Many human clinical trials have failed in part due to an incomplete picture of the nature of complex chronic diseases of the elderly. Biogerontology has developed spectacularly over the last twenty-five years, and the manipulation of longevity in simple laboratory animals by genetic modification or pharmacological interventions is now commonplace, yet the potential impact of these new findings for human health has yet to be achieved. However, a central concept of geroscience is that multiple human diseases arise from a common cause: aging itself.
In 2011 the term "geroscience" was adopted by a trans-NIH team interested in the same concepts, the Geroscience Interest Group (GSIG). GSIG works with NIH and external stakeholders to promote geroscience research through activities that include workshops, seminars, and publications. The scientific discipline was recognized in the U.S. Senate Appropriations on the FY2010 Senate Labor, Health and Human Services and Education Bill.
Geroscience was the organizing principle of the Interdisciplinary Research Consortium on Geroscience established at the Buck Institute. This Consortium was funded by the National Institutes of Health Common Fund. The IRC on Geroscience was also discussed in the Senate Report 110-527: "The National Institutes of Health’s (NIH) Interdisciplinary Research Consortium in Geroscience fosters collaboration among biologists, biochemists, geneticists, physicians, physiologists, statisticians, and chemists that will help scientists to better understand age-related diseases and disorders. Examples include studies of the effects of diet on aging and why the aging brain recovers less easily from traumatic brain injury.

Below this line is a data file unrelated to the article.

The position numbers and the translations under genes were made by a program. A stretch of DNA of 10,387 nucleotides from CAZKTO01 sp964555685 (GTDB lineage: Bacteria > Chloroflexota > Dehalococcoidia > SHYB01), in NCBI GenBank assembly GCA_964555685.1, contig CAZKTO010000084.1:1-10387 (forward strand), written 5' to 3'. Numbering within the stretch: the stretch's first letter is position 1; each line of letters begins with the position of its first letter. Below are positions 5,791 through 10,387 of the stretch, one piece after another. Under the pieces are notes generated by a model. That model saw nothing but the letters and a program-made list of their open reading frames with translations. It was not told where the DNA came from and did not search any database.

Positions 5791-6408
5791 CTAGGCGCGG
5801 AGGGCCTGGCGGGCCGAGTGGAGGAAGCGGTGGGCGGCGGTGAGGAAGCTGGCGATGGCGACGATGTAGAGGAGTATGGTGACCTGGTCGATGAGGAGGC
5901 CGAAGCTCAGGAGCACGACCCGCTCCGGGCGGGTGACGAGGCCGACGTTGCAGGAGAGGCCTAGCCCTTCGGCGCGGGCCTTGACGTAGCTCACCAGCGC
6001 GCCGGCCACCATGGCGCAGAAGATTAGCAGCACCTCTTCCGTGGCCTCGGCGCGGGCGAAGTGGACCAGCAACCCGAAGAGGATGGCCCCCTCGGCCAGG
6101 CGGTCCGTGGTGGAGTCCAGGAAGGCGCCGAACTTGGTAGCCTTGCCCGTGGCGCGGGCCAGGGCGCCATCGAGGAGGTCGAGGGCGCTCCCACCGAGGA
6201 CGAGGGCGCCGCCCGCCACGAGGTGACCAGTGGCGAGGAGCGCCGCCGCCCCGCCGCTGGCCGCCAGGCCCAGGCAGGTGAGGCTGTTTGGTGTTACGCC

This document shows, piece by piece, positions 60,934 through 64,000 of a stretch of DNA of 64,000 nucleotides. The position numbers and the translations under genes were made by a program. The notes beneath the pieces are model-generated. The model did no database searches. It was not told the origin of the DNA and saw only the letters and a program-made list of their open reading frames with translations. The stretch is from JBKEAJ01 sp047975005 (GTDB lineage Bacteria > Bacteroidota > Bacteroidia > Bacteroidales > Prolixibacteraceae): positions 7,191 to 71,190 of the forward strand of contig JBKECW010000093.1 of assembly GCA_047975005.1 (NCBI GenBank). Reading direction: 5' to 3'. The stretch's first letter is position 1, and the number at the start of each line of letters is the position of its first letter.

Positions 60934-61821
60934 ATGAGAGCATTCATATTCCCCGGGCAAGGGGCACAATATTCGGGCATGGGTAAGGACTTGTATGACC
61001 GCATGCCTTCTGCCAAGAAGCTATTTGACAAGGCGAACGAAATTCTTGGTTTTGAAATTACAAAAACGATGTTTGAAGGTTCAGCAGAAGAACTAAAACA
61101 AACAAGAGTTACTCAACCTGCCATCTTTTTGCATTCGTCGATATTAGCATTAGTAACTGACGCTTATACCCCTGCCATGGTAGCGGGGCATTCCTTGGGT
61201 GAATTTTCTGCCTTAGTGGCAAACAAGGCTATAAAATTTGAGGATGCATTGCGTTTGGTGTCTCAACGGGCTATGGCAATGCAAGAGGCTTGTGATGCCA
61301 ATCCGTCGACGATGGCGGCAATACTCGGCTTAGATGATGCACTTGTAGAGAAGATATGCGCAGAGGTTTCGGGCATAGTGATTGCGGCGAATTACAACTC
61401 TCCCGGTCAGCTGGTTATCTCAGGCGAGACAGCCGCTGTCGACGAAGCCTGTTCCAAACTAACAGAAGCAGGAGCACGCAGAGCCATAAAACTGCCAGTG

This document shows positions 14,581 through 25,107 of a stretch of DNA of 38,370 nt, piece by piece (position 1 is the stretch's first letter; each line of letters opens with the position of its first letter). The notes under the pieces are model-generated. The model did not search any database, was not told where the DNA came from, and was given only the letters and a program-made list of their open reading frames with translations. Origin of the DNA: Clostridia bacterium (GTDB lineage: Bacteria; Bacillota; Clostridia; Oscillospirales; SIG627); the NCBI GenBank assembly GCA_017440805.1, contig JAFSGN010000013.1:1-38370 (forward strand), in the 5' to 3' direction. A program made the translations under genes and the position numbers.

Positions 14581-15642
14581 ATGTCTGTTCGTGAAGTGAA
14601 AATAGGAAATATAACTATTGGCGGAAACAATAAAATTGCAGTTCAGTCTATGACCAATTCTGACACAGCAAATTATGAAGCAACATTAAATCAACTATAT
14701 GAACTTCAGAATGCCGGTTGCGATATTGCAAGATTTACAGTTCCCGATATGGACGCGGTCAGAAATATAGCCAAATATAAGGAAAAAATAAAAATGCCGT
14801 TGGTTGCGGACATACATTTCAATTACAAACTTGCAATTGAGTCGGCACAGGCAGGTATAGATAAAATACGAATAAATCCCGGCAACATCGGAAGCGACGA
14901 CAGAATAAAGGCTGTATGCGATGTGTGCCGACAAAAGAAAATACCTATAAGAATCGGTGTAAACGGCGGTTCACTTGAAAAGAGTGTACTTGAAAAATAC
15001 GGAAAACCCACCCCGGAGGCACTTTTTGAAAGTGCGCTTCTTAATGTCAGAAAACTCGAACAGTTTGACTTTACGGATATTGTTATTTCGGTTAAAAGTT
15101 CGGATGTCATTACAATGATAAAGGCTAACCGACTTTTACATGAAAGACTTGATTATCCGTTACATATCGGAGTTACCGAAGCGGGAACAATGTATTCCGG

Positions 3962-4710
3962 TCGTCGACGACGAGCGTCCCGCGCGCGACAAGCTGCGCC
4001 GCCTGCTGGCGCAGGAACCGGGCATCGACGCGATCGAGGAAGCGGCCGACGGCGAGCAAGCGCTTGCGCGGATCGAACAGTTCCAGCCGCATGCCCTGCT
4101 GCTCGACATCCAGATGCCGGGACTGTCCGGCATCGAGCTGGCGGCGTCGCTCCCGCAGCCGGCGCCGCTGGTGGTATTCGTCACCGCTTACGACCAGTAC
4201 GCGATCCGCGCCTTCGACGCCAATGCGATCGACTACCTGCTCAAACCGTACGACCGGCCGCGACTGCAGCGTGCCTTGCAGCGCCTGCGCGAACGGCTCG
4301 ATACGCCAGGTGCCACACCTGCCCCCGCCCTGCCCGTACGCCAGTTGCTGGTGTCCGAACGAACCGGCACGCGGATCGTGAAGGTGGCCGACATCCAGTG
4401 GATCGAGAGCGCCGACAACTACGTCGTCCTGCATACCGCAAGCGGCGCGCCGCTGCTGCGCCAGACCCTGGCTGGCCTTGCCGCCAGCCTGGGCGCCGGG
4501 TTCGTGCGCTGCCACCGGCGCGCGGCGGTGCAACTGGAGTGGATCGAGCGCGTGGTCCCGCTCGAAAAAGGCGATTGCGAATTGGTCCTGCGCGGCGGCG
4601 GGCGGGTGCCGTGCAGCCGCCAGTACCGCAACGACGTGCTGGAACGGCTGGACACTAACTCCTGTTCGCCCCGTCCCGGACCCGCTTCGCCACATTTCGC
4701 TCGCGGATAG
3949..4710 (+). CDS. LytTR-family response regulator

The NIH, with support from the Alliance for Aging Research and the Gerontological Society of America, hosted “Advances in Geroscience: Impacts on Healthspan and Chronic Disease” on October 30–31, 2013. This scientific conference, which took place on the NIH campus in Bethesda, MD, examined the extent to which the physiological effects of aging represent a common major risk factor for chronic diseases. A subsequent Summit, held in New York City under the auspices of the New York Academy of Sciences focused on the reverse side of the issue: attendees at the “Disease Drivers of Aging” meeting discussed how some chronic diseases and/or their treatments accelerate the aging process, thus rendering patients more vulnerable to additional diseases and ailments most commonly seen in elderly individuals.
The private sector has become involved in geroscience, including Google's $2B aging research company Calico, Craig Venter's Human Longevity Inc., and investors such as Apollo Ventures and Juvenescence.